To The People of Asbury Park

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I have been hired to develop a hotel concept. I have been hired to create stable jobs for hundreds of people. By Mr. Fasano offering me my dream, he is offering Asbury Park so much more. I want to work with the community and all of its members, incorporating as many business owners and artists into the concept. I want to work with Asbury Park High School and Brookedale’s Culinary Institute to place the youth in jobs that provide a teaching atmosphere.  I want to have the opportunity to host fundraisers and be a hub for community gatherings where the guests know they will always be offered the lowest possible price point with the highest quality of service. I have been part of the bar and restaurant scene in Asbury since 2010, and this is the first time I have been given the chance to truly become a part of this amazing city.

It is true that the previous owner of 208 Third Avenue wrote letters asking not to be taxed for the 27 rooms the hotel houses and to only be taxed for 8 “retreat” rooms. But what is also true is that he had to change with the trying times Asbury Park faced in the 1980’s.  My entire family grew up here; my great-grandparents owned a store in Asbury, my parents drove “the circuit”, and they all watched it shut down after the 1970 riots.  Even twenty years ago you still would not be able to fill a hotel in this city the way a proprietor would want.

According to the NJ Historical Society, they have documents stating that 208 Third Avenue has been a hotel since 1911. Are we supposed to erase the seventy plus years of this building operating as a hotel? Erase the history and the value that it held within this city that began to grow in 1911? The original owner of The Powhatan, Mr. Franklin Zimmerman, wrote an open letter that was published in the Asbury Park Press on May 7th, 1927 (seen above). He states that in 1927 the city was finally recognized as an “all year resort city ranking as one of the best cities in the resort class”. He also asks for the support of a Mayor who is looking ahead and optimistic about the city’s future and to not allow those who have recently moved in to Asbury to benefit from the years of hard work the local men and women contributed to build the city to it’s recognized and valuable state.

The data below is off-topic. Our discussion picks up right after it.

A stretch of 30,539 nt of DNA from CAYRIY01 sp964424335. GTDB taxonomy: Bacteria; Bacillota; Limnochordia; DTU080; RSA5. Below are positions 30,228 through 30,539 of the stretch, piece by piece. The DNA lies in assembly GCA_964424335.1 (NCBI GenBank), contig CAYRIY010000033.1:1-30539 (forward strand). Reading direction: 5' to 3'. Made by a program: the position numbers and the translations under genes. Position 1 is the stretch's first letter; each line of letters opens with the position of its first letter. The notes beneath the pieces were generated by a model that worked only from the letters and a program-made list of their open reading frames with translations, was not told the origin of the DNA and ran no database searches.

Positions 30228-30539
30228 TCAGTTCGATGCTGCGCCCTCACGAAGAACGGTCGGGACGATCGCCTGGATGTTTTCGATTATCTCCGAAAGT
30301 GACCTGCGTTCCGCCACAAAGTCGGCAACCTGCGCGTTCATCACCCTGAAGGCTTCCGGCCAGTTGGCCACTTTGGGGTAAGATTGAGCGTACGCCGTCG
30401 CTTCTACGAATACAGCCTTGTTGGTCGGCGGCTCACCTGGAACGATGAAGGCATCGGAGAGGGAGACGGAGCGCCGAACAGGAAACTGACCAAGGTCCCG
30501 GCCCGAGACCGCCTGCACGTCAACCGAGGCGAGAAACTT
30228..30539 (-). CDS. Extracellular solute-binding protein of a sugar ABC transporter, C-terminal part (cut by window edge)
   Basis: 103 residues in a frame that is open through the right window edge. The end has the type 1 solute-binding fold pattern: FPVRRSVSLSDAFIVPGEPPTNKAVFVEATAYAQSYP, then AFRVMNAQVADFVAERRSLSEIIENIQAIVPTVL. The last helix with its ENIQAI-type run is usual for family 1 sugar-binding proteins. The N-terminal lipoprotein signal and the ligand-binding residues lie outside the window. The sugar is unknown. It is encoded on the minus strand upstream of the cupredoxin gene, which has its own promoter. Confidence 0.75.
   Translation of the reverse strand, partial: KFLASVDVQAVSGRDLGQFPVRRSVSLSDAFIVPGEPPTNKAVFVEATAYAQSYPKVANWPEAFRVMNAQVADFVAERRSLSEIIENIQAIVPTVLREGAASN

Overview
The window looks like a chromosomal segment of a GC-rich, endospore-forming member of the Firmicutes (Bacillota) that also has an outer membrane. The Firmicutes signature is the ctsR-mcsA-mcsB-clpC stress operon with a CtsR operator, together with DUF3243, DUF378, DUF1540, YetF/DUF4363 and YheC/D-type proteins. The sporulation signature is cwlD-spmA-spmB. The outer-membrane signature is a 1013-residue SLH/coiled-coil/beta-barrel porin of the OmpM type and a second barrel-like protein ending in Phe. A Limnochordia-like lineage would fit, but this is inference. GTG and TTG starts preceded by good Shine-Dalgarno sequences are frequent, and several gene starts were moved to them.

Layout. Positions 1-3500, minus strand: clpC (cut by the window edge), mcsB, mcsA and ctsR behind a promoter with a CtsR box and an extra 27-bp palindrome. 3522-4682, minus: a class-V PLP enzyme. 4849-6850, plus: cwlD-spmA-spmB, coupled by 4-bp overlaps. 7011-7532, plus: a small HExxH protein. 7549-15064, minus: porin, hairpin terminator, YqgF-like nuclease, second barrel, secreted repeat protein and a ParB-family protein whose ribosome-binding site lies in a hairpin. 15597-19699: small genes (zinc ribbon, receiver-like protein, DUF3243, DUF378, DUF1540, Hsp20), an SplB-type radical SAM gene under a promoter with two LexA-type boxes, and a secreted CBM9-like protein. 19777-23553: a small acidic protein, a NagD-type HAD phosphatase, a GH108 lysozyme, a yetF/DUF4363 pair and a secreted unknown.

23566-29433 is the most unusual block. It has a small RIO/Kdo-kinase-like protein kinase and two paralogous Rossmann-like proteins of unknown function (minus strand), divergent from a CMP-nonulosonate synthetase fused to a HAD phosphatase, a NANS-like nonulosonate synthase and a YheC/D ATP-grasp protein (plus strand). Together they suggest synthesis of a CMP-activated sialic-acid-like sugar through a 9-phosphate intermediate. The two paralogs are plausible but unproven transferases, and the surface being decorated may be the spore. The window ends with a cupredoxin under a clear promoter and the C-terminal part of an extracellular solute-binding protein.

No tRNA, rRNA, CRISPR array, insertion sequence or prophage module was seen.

Ninety-one years later, to the day, I am now asking for the same support. Patrick Fasano was one of the first developers to contribute to the growth of Asbury Park and I am the new generation who wants to see it reach its full potential. Please do not allow this zoning to destroy a building that was once a staple of the city.

Support this project by attending the Zoning Board meeting that is open to the public on Tuesday, May 8th at 7pm. Write an email to the City Manager simply asking them to support the restoration of one of the first hotels in Asbury and for it to be allowed to reopen as a fully operational 27 room hotel.

Thank you for your support.